In part 1 of this series I posed the question, are you building something bigger than yourself? “A company needs a core vision, a rally cry, that everyone on staff can come behind.” Today, I want to focus on the second half of the question, “What does it mean to actually believe that you have everything you need to build something way bigger than yourself?”
Keep away from people who try to belittle your ambitions. Small people always do that, but the really great ones make you feel that you, too, can become great.
You have everything you need. You are capable. That’s it, the end of this post, right. But we don’t really believe that do we? Maybe you do. A lot of times I don’t. We’re in the 4th year of building our business. We’ve been blessed with the opportunity to work with some amazing mentors at our local tech accelerator Accelerate Okanagan. As the meetings progressed I began to realize how little I knew about building a tech startup when we started. While encouraging, it was also tough listening to stories of these overnight successes. It made me think of everything we should have done in the first few years of business, but didn’t. Trying not to feel like a failure, I would think, well if we had an experienced marketing person, maybe then we would be further ahead. Or maybe if we had more programmers we would be able to build the great feature rich tools we envision, while simultaneously handling tech support and juggling feature creep. Never once did it occur to me that maybe we had everything we needed already.
In the first year of building a startup you have so much energy. This is stage one, when we truly believed if we build it they will come. You can run after anything, build anything, work all night and keep working throughout the next morning to hit the impossible deadline that we set ourselves (and didn’t know was impossible). After a year of stage one and slow initial customer adoption denial quickly followed and Stage two began. We need to try more strategies, tweak the product, find that grove. We need to work harder.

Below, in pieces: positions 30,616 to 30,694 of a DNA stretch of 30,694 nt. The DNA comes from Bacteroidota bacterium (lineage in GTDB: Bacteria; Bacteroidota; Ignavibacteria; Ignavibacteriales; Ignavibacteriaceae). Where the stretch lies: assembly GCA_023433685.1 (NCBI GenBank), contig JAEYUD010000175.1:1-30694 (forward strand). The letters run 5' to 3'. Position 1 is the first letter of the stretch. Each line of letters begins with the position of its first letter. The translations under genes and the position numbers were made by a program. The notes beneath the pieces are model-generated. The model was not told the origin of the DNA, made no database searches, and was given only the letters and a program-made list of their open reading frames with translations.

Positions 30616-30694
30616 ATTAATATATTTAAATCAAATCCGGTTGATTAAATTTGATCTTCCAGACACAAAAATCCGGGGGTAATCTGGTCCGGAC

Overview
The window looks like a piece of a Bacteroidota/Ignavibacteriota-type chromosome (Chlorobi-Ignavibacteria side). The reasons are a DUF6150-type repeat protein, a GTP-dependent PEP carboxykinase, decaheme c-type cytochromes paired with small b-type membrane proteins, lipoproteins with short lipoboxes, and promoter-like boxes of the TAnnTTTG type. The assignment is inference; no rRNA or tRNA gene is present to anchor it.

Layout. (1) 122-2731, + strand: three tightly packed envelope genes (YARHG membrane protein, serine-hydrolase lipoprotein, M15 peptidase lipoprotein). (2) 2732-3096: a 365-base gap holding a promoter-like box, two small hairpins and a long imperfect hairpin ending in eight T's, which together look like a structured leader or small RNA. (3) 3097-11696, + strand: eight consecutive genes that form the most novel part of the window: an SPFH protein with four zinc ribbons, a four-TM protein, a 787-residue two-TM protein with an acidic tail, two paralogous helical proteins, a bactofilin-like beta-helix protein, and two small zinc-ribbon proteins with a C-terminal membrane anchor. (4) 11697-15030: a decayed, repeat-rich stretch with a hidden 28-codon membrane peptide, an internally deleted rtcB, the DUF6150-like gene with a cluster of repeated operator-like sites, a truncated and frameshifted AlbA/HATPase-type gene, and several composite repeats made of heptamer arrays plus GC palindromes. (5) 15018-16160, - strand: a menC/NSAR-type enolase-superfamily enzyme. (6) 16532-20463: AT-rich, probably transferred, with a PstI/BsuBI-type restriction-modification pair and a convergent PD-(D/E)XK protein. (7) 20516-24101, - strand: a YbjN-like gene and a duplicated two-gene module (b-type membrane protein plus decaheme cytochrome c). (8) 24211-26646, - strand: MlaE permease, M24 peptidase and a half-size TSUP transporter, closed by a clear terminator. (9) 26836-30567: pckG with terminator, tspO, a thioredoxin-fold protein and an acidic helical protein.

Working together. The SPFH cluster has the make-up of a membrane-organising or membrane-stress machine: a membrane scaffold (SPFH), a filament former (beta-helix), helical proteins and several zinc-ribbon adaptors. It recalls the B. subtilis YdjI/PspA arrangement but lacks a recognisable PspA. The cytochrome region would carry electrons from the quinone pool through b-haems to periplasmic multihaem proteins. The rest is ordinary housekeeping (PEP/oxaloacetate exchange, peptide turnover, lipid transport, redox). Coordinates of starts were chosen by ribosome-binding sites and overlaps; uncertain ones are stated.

6 months later … burnout … denial abruptly turns into devastation. Stage three. Maybe we should throw in the towel. Maybe it’s the team, maybe the idea wasn’t good enough, a lot of maybes. Luckily for me I have an amazing team and great partners that encouraged me to stick with it. Stage four – hope. In our case during the last three stages customers kept signing up, retention rates were high, and we could see that something good was happening. In stage four we were open to suggestions. It was around this time that we got connected to these amazing people at Accelerate Okanagan. They asked us good questions, made us question how we did things, gave us names for some of the things we were doing, things like Product Market Fit, Product Validation and Value/Proposition Statement, but didn’t know what to call them. Before AO we were more of a DIY company, than a startup.
Through good advice and excellent business strategies we knew what we needed to do. Stage five. Acceptance. I accepted the fact that I was accountable for our current situation. Unfortunately, as I looked at our track record of the last few years reality struck, and I began to doubt that we had what it took to achieve our goals. Too much to do and too little man power. We needed a marketing person, we needed programmers, we needed sales people. As a bootstrapped company reality sunk in hard and fast. We couldn’t hire anyone else. We would have to do with what we have.
These last few months I’ve discovered stage six, a paradigm shift. I wouldn’t of discovered this precious gem had we not been limited in our resources. I’ve watched as everyone on our team has come together, in unison, and have achieved more than I thought was possible with us alone. We have 7 great people on our team. 7 amazing team players.
You have everything you need to be successful. When there were only the 3 of us, I wanted more. If we only had 2 more people on the team, then we would have everyone we need. When we had 5 on our team, if only we had one more teammate. Then we would have everything we need. The irony is that we always had everything we needed. Had it just been one of us, we had everything we needed to be successful. For me it was hard to believe this, before I discovered it myself.
So I encourage you. Whatever your dream is. If you are working alone or with a team of 30 people – you have everything you need to be successful – even if you don’t believe it just yet.
You have everything you need to build something far bigger than yourself.Seth Godin